QUOTE(Dugazon @ Apr 1 2010, 11:24 PM)
I am a German native, and I'd translate "mit zartem Vortrage" (which is quite old-fashioned German) with "with gentle/delicate/soft/tender performance/play". So really, you have to play it softly/tenderly.
"Leidenschaftlich schnell" literally means "passionately fast".
P.S.: A "Vortrag" is a presentation/performance, and "Vortrage" is just 19th century German. Today, we would leave the "e" out.
This makes sense and would mean that I should be trying to play the 2nd Romance as a tender/calm moment between the more stormy/passionate 1st and 3rd Romances (instead of trying to make it sound like the other two).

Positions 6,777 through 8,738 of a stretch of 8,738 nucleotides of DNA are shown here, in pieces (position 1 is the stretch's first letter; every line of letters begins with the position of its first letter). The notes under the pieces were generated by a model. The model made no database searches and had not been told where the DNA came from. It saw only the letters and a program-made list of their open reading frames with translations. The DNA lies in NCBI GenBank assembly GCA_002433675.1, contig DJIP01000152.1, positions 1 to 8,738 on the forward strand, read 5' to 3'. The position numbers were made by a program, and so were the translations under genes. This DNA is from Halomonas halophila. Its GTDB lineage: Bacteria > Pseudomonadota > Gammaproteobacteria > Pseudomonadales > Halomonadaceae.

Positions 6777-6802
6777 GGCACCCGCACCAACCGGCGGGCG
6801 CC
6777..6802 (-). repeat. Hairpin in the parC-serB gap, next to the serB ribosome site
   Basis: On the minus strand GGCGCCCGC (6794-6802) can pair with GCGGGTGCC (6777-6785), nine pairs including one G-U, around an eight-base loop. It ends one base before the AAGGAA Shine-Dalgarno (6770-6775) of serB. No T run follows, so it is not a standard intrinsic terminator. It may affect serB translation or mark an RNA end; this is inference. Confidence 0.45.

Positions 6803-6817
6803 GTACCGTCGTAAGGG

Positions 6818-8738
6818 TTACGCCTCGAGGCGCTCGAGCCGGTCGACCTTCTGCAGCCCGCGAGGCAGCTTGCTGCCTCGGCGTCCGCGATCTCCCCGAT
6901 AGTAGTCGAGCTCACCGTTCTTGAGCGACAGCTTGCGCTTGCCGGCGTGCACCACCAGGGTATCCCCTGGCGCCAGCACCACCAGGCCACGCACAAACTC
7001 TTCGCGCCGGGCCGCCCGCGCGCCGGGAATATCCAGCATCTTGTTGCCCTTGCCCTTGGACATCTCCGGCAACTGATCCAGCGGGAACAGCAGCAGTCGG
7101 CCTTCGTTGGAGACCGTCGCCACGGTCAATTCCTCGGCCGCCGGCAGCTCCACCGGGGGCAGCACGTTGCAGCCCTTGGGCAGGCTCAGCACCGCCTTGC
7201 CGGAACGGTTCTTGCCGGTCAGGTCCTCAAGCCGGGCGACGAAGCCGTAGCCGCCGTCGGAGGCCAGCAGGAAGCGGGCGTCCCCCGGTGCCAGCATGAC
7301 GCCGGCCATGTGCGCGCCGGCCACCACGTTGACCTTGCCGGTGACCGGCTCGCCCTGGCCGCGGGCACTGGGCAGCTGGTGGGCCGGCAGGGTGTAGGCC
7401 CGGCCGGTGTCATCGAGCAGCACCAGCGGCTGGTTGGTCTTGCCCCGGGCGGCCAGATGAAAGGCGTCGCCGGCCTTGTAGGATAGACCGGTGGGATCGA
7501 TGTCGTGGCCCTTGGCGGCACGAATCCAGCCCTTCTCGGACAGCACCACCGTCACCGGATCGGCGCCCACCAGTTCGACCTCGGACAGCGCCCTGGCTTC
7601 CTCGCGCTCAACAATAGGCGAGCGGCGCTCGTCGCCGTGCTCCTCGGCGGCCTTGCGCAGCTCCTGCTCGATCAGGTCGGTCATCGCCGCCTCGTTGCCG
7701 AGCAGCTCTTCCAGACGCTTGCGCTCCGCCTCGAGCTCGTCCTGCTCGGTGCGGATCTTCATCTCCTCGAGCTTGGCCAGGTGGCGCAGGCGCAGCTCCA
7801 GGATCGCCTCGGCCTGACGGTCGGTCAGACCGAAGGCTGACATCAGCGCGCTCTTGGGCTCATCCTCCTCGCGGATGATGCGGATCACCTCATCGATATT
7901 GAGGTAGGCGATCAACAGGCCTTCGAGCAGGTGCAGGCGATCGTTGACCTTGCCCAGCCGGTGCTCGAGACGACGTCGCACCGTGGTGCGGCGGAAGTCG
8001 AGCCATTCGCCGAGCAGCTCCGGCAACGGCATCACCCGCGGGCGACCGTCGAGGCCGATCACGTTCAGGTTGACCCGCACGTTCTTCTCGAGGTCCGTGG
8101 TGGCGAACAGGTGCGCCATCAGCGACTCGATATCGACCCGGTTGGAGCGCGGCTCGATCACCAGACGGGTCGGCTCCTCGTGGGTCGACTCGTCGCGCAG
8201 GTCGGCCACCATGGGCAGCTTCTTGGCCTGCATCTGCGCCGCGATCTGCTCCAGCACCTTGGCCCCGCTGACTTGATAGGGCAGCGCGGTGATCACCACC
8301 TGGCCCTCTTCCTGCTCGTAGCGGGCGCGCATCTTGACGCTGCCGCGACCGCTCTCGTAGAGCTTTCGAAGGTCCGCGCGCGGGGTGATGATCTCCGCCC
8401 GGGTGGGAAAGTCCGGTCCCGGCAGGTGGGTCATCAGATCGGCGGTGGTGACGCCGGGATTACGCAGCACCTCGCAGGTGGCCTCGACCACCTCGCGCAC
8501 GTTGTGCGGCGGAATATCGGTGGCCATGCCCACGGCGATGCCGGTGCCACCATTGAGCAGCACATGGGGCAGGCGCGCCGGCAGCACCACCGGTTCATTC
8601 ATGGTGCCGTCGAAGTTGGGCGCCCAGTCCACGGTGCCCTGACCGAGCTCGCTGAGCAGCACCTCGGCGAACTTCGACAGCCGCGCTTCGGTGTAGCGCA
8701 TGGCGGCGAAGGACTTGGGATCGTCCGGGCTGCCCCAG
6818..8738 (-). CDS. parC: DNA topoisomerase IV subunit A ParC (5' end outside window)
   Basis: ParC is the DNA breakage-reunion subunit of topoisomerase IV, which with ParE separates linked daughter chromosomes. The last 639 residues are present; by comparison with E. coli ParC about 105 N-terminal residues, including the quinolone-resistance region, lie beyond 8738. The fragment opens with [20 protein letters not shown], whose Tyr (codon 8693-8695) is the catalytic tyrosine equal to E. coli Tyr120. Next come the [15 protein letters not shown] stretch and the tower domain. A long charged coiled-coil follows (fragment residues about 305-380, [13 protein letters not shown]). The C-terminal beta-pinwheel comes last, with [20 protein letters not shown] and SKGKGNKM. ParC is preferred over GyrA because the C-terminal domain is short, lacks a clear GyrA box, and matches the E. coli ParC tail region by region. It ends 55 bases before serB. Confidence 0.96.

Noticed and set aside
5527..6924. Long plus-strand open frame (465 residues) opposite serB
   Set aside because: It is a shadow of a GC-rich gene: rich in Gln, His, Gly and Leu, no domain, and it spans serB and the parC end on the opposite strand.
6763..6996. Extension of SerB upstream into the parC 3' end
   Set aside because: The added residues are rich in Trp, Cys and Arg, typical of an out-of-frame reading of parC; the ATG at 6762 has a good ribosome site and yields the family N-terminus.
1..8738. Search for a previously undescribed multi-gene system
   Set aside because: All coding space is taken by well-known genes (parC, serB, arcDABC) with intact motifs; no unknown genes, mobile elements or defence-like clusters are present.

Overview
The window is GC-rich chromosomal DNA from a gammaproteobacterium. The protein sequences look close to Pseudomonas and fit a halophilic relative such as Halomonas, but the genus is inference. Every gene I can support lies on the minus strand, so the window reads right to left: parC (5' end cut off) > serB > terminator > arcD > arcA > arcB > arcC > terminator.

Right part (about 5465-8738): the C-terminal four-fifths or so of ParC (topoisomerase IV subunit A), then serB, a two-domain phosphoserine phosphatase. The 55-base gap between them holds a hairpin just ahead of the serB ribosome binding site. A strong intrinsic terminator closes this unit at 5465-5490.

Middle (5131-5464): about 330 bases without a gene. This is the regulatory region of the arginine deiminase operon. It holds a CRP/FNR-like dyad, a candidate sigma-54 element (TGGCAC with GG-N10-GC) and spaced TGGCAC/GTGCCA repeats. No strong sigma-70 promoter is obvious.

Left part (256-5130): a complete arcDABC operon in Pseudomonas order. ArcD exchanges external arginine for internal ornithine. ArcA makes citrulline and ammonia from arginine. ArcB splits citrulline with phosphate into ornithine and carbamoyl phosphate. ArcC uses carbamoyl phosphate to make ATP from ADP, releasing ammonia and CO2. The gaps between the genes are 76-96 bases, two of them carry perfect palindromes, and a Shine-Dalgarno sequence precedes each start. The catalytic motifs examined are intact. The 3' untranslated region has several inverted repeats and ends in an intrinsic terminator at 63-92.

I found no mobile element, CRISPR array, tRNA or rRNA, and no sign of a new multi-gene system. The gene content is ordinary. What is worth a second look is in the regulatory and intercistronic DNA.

And thanks also for enlightening me about the German spelling. My daughter is learning German at school but has an awful teacher (and there is only one in the school so she is stuck with her for four years). I spend a lot of time trying to help my daughter make sense of her lessons and in particular teaching her to identify the subject, verb, and object since most of their tests are badly designed comprehension tests in which it is quite possible to get almost full marks without understanding anything as long as you have learnt the interrogative pronouns and can find the subject, verb and object.